Charlene began actively participating in the Alliance as a member of FINJ in supporting the driver’s licenses for all and other campaigns. She has brought new energy and insight to organizing and building a racial justice and immigrant justice movement to the work of the Alliance. FINJ serves on all Alliance committees including the Executive Committee, Driver’s Licenses committee, and Fair and Welcoming committee. 

FINJ leads on racial, immigrant, and economic justice in New Jersey. Some of their most recent successes include expanding access to driver’s licenses for all in New Jersey, independent prosecutor bill, moving $600 million in the Heroes Act away from policing toward the funding support of DV survivors and slowing the spread of Covid19 in New Jersey prisons, increasing vaccination access, and redistributing over $1.5 million to undocumented immigrants left out of COVID-19 relief efforts, formerly incarcerated loved ones, and families experiencing food insecurity during COVID-19.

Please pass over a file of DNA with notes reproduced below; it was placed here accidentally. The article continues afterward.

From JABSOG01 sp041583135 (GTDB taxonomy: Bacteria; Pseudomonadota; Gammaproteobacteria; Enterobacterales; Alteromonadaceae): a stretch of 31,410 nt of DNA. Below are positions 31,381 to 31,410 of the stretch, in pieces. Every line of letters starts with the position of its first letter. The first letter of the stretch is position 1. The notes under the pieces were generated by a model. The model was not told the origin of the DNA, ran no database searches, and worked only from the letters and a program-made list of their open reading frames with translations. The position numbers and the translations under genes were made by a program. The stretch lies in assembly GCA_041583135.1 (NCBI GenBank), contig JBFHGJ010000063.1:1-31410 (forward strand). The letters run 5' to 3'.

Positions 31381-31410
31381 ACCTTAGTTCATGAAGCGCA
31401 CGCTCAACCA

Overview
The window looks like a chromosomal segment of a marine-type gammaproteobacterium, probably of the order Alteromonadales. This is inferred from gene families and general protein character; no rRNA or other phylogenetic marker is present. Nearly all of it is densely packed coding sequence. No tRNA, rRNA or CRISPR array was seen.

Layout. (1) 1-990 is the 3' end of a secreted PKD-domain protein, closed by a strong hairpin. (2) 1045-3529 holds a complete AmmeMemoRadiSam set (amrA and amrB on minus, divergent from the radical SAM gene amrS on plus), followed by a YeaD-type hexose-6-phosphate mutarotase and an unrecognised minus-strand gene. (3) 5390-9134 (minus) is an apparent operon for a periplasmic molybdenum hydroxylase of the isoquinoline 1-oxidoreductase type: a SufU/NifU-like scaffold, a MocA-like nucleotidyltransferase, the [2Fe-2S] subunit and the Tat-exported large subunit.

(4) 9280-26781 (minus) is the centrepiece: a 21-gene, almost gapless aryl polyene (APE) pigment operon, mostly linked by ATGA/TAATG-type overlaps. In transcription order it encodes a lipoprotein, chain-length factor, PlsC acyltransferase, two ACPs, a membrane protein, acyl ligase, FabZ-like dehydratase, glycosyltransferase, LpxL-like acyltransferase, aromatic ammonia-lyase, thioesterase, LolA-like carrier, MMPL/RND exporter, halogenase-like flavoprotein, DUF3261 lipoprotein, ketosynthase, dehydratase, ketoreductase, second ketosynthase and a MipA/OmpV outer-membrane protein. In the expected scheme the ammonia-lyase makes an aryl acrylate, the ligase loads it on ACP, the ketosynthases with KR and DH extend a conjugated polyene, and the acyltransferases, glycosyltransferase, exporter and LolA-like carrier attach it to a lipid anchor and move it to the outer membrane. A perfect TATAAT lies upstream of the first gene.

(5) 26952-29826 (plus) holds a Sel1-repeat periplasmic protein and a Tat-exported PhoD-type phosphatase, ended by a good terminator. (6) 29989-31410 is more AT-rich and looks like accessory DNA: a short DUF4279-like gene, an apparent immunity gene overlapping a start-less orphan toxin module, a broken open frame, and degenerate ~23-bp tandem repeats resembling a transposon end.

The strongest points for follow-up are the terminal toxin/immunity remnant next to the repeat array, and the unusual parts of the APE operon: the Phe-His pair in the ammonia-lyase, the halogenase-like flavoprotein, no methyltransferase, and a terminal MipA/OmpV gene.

On getting involved with Faith in New Jersey...

“I found a political home in Faith in New Jersey as an organizer in Union County with faith communities where my work would often intersect with FINJ. I found my values aligned with Faith in New Jersey and loved that everyday people were building power to address the issues that kept them up at night.  Before I knew it I was spending more and more time with Faith in New Jersey leaders and soon ended up in a leadership position on FINJ’s Union County board.”

On her moment of politicization...

“There’s no one moment but really my lived experience that led me to become politicized.